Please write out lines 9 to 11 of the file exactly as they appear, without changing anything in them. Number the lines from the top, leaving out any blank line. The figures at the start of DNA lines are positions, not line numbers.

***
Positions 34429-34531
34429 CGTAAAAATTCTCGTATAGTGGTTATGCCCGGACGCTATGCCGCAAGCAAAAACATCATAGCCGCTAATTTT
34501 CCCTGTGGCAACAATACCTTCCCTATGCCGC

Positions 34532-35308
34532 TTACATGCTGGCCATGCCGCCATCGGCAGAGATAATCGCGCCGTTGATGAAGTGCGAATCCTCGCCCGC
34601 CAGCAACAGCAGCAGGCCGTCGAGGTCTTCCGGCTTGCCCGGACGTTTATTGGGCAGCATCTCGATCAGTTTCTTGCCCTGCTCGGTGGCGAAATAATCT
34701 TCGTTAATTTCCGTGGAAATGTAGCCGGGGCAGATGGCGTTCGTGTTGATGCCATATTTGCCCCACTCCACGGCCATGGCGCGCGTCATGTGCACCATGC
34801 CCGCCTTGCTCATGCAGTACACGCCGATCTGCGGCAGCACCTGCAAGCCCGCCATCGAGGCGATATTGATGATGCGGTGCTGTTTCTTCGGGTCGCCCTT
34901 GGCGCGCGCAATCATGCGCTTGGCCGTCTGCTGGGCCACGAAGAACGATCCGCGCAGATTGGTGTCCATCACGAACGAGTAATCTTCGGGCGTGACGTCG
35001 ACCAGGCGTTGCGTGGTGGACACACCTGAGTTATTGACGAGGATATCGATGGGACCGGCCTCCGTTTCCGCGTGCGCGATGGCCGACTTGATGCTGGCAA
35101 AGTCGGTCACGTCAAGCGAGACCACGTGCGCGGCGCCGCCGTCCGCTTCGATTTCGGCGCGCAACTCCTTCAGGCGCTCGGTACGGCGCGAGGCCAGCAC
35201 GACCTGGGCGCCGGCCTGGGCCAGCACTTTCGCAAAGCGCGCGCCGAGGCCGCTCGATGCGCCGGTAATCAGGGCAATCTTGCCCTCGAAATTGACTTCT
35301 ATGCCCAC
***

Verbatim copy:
34901 GGCGCGCGCAATCATGCGCTTGGCCGTCTGCTGGGCCACGAAGAACGATCCGCGCAGATTGGTGTCCATCACGAACGAGTAATCTTCGGGCGTGACGTCG
35001 ACCAGGCGTTGCGTGGTGGACACACCTGAGTTATTGACGAGGATATCGATGGGACCGGCCTCCGTTTCCGCGTGCGCGATGGCCGACTTGATGCTGGCAA
35101 AGTCGGTCACGTCAAGCGAGACCACGTGCGCGGCGCCGCCGTCCGCTTCGATTTCGGCGCGCAACTCCTTCAGGCGCTCGGTACGGCGCGAGGCCAGCAC